Best DSLR Stabilizer Under 200

Recently I’ve tested various DSLR stabilizers and at this price point you might find yourself pleasantly surprised at the functionality per dollar spent.  In fact I ended up with two, very different stabilizers for way under $200! Here is what worked (and didn’t work) for me.

I started out with a trip to B&H where I looked at *every* stabilizer they offered. I narrowed it down to three in this price range and brought them home for trial runs.

First Contender: The Opteka CXS-1

My expectations were perhaps unreasonably high for the “Opteka CXS-1 Video Shoulder Stabilizer Support System“. I guess I’m a sucker for the word “system” it sounds so comprehensive.;) All that aside, it receives excellent reviews on Amazon and it looked like it would be perfect. As I assembled the unit (err I mean “system”) I remained impressed. The metal is solid  and has a cool burnished, metallic red color. All was groovy – until I actually tried it. At first I thought it was me.  I’m 6’2″ and not a small guy. However I’m no line-backer and I wish my shoulders were just a little bit broader.  Anyway, the unit slowly slid off my shoulder to the right and felt neither stable nor comfortable. At first I thought that perhaps my somewhat narrow shoulder was to blame. Should I hit the gym or return to B&H? I was feeling lazy so I got on the train and headed back to B&H. Dave at B&H wasn’t surprised I had had this issue. There is no weight at the back of this otherwise well designed product so it often doesn’t feel right to people. I considered somehow attaching a weight to the back, but there is no easy way to do it, so I moved on to the next contender.

Opteka-CXS-1-DSLR-Stabilizer

Notice that the back shoulder support doesn’t extend down very far.

Next up: the Tiffen Steady Stick

Being disappointed with my shoulder mount experience, the next unit I tried was in a different category. The Tiffen/Davis & Standard Steady Stick. The steady stick is meant for situations where you’ll be moving around frequently. You can get down low or move your camera up high. However if you are going to be holding the camera on a subject for a long, extended period, a shoulder mount is a better option. With the Steady Stick you get your support from the belt that wraps around your hips.

The assembly instructions are poor, but it wasn’t too long before I had my GH4 mounted. I immediately liked this unit except for one issue. The Steady Stick is meant to be a video camera stabilizer so it has the video-mount screw on the mounting plate (see photo below). For now I’ve worked around this by mounting my camera directly on the front of the plate, but ultimately I’ll get a wrench and screw it out. Another issue is that without the stabilizer screw, the camcorder slides around a bit. I might have returned it just based on that, but for the price this unit is pretty cool. What I did is take a little bit of gripping tape (I made this word up by the way – if you know the proper name please post it!) and mounted it to the top of the plate. You can see it in the photos below. Now my GH4 fits nice and snugly. The gripping tape quite handily came with the Ikan Recoil to be described below (but wasn’t necessary to use with the GH4. I’m not 100% sure about this unit and will continue to test it. But if it works out it will be a great alternate to a shoulder mount.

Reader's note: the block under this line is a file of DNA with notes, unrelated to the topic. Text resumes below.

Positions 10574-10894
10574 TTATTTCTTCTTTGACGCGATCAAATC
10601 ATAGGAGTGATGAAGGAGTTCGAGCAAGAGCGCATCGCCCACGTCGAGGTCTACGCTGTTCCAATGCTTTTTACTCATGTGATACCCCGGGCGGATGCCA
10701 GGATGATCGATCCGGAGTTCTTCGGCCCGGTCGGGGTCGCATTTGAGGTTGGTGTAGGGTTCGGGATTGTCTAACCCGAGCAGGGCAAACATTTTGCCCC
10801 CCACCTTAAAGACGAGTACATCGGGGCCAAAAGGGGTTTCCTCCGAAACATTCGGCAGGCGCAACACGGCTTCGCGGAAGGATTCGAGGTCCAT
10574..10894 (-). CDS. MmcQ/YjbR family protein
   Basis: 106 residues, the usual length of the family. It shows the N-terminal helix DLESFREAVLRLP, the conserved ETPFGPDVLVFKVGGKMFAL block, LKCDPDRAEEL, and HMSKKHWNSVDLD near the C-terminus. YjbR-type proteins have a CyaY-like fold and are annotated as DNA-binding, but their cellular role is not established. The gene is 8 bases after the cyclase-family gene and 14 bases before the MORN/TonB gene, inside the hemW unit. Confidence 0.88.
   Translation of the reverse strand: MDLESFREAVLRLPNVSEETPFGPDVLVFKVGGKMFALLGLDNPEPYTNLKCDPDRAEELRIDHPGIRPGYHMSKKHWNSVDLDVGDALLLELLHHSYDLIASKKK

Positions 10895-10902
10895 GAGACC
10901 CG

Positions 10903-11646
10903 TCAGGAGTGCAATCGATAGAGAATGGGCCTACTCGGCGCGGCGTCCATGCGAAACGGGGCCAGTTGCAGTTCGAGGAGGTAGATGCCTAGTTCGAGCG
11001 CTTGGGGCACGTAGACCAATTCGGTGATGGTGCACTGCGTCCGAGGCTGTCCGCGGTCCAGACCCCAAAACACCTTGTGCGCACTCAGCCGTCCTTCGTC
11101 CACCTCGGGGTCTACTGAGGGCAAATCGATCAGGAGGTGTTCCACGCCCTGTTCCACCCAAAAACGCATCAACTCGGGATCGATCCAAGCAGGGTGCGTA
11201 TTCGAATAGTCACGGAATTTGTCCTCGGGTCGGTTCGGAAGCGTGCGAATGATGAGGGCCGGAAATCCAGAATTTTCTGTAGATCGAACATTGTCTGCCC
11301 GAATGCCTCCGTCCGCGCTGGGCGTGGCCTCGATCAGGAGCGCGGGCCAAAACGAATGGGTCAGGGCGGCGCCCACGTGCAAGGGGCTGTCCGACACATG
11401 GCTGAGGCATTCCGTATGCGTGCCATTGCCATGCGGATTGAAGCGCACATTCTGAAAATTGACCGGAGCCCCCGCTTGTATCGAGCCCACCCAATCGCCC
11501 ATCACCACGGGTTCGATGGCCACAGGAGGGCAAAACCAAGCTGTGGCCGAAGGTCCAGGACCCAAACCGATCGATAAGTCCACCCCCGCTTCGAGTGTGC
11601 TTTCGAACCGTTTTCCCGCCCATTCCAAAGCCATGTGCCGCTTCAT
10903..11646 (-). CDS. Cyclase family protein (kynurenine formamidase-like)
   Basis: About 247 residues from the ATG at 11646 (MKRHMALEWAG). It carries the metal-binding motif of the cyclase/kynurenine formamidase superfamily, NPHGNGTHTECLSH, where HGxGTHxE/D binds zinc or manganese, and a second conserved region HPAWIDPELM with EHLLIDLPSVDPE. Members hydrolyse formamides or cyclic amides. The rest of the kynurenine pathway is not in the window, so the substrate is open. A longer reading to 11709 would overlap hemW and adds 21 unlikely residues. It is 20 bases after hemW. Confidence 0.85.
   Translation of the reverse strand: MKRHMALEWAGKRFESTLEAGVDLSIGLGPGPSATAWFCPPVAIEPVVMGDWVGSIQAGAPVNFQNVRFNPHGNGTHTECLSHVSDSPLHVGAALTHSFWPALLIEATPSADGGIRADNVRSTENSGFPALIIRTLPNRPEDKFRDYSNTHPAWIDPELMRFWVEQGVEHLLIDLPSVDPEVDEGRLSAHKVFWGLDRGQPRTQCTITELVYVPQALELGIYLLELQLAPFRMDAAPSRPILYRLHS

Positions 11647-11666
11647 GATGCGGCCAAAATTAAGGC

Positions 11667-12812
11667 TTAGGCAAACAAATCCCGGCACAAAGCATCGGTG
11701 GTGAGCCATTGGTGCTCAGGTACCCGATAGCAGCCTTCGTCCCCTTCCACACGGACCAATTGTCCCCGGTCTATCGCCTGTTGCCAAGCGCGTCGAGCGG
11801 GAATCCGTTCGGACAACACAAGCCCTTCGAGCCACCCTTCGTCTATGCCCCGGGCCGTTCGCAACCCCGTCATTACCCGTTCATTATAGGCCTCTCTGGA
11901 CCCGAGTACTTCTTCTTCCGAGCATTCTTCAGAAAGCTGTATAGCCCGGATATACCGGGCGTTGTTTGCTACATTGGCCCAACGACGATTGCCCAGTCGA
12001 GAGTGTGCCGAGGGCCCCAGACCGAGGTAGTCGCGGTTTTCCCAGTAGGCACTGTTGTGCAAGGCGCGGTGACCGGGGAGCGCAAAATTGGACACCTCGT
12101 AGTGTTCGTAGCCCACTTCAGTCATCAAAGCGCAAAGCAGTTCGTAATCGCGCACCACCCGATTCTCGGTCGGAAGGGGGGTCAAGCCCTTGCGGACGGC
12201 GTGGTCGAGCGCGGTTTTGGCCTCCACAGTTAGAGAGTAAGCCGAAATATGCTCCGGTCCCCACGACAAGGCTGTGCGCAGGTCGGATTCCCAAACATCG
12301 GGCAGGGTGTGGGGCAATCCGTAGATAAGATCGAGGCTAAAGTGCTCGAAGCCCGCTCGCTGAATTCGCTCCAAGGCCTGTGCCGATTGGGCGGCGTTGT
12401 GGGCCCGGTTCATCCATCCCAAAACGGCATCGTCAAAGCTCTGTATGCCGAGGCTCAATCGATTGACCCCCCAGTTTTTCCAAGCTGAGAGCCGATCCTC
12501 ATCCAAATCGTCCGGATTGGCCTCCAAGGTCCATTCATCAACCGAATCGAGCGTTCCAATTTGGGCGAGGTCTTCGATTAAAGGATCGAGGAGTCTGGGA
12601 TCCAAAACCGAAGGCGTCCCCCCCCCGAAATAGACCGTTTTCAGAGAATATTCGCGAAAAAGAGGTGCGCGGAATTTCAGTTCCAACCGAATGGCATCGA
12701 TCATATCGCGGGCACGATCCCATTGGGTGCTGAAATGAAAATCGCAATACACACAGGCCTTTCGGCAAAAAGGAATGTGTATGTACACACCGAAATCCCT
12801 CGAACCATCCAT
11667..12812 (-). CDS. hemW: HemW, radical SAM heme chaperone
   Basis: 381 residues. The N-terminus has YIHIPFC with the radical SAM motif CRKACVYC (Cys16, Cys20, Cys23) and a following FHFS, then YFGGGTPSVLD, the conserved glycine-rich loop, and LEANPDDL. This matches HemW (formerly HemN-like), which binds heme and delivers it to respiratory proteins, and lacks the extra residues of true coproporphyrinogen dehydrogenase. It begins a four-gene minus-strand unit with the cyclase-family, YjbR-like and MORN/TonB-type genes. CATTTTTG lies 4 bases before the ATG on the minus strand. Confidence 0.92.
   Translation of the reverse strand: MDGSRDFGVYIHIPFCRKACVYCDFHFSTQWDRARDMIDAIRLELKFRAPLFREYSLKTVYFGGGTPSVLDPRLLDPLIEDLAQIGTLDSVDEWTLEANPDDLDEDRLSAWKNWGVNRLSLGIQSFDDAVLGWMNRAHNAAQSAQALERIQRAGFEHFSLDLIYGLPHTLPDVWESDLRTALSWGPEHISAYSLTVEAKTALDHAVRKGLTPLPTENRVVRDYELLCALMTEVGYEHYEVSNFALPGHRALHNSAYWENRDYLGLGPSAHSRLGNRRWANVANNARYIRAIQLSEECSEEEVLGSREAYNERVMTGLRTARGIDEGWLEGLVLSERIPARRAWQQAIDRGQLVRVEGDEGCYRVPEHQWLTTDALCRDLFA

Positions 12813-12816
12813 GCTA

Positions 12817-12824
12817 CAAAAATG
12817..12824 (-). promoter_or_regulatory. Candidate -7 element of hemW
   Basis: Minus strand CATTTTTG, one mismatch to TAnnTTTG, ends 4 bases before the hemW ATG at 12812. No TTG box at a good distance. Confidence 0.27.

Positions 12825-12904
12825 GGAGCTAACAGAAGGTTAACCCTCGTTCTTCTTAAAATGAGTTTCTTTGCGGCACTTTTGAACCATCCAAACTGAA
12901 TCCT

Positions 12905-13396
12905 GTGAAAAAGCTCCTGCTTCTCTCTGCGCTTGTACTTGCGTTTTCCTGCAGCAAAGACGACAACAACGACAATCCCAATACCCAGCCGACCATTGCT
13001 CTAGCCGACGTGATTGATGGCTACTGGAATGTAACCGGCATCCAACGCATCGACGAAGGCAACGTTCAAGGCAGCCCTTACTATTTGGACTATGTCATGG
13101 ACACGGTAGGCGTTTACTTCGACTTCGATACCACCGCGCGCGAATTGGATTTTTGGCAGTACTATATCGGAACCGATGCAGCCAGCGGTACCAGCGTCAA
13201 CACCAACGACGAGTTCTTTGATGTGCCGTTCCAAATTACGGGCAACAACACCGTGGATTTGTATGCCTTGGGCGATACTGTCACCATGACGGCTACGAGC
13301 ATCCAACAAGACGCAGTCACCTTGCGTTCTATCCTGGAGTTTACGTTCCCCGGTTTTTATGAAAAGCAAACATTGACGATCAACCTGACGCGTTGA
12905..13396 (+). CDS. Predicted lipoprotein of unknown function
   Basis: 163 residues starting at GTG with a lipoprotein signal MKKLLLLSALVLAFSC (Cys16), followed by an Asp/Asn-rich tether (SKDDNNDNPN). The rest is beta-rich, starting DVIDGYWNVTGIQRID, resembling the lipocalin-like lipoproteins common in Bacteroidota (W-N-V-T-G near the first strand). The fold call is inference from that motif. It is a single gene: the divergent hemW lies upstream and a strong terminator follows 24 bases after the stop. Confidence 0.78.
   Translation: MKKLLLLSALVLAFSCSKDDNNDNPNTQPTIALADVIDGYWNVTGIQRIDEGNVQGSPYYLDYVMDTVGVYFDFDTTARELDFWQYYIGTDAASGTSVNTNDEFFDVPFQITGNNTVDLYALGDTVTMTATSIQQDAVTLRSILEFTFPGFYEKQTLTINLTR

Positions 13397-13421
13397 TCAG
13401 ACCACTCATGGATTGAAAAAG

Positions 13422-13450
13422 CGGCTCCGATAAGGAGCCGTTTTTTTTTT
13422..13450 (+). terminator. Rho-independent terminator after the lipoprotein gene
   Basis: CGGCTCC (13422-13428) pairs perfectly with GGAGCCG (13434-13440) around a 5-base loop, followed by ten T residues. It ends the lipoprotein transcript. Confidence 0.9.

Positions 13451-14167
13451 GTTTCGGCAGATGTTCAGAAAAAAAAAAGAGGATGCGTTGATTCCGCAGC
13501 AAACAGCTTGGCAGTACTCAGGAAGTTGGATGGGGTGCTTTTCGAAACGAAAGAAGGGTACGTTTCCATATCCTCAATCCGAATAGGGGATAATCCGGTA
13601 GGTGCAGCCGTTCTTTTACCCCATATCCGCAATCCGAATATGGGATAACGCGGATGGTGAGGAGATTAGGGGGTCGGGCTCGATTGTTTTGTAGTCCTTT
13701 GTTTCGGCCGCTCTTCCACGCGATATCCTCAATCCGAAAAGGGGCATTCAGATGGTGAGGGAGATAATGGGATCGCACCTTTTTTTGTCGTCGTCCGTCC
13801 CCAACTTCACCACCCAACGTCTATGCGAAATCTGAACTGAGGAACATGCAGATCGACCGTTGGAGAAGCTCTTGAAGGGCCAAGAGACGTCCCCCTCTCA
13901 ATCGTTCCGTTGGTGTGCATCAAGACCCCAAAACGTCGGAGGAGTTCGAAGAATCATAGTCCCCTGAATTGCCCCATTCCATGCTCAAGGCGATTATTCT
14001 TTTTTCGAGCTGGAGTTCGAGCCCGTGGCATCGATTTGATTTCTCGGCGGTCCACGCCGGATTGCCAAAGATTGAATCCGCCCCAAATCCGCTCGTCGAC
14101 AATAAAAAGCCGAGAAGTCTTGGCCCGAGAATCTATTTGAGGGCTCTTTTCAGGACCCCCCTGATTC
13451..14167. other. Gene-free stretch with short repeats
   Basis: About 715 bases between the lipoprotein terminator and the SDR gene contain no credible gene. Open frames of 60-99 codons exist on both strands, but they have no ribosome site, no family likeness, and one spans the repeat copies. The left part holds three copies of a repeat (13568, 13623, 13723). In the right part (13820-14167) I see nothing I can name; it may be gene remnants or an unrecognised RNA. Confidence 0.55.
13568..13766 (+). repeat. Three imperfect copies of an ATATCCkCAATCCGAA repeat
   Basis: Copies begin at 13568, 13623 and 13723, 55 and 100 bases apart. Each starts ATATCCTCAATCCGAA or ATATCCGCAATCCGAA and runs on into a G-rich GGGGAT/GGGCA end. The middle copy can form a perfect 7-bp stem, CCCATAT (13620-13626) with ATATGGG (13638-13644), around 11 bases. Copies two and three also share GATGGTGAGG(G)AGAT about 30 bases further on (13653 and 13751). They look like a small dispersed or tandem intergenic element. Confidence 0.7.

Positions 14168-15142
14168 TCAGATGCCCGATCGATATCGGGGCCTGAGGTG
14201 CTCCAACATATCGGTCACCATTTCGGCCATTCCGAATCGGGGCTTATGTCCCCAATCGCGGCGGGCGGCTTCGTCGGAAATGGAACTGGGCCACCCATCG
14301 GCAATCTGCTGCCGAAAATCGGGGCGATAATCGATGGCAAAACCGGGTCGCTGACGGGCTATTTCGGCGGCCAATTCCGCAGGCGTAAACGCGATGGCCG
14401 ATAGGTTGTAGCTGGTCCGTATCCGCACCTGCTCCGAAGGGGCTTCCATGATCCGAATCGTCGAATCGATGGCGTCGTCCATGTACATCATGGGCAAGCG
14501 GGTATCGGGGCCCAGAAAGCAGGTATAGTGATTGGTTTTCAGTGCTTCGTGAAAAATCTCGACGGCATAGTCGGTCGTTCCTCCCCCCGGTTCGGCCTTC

Tiffen Steady Stick

This screw gets in the way. It appears it can be removed.

Tiffen Steady Stick Work-around

This keeps the camera from slipping. But what is it called?

Davis & Standard Steady Stick

The Steady Stick

Ikan Hold My Breath – the Recoil is Here

My replacement for the Opteka CXS-1 was the Ikan Recoil which looks kind of like an over-sized clamp. It doesn’t have the same build quality as the Opteka – it’s 90% plastic. But what is especially cool about this unit is that the weight falls less on your shoulder and more on your chest so it has really solid, steady feel. However Dave, my friendly B&H employee warned me that he’s seen a Canon 5D meet it’s untimely end on one of these. To some extent you do get what you paid for. The unit is made of both plastic and metal (a plastic unit with metal screws). The 5D user had been shooting with the Recoil frequently over an extended period of time and was using long, heavy lenses. Eventually the metal of the screw began to degrade the plastic housing and one day – “pop!” camera met floor. I cringed when Dave told me this and I have to admit this story made me a little nervous, even with my feather-light GH2. However, I really don’t see it being a problem unless you are using very heavy lenses. Further, the Recoil comes with two mounts. A “riser” mount and a large, flat mount for heavier cameras. I’m sticking with the larger mount for now which seems to work better.

The one issue I have with the Recoil is that in a very tight shot the mere act of breathing causes the camera to rise and fall just slightly. The bottom support rests right on your chest after all! This definitely isn’t a deal breaker as I can hold my breath for quite awhile, but it is something to keep in mind.

Ikan Recoil

Overall a good unit with some caveats

So there you have it. Not one, but two  DSLR stabilizers for under $2o0! They may not be perfect in this price range and each involves its own quirky work-around but considering the price they are solid camera stabilizer options.

 

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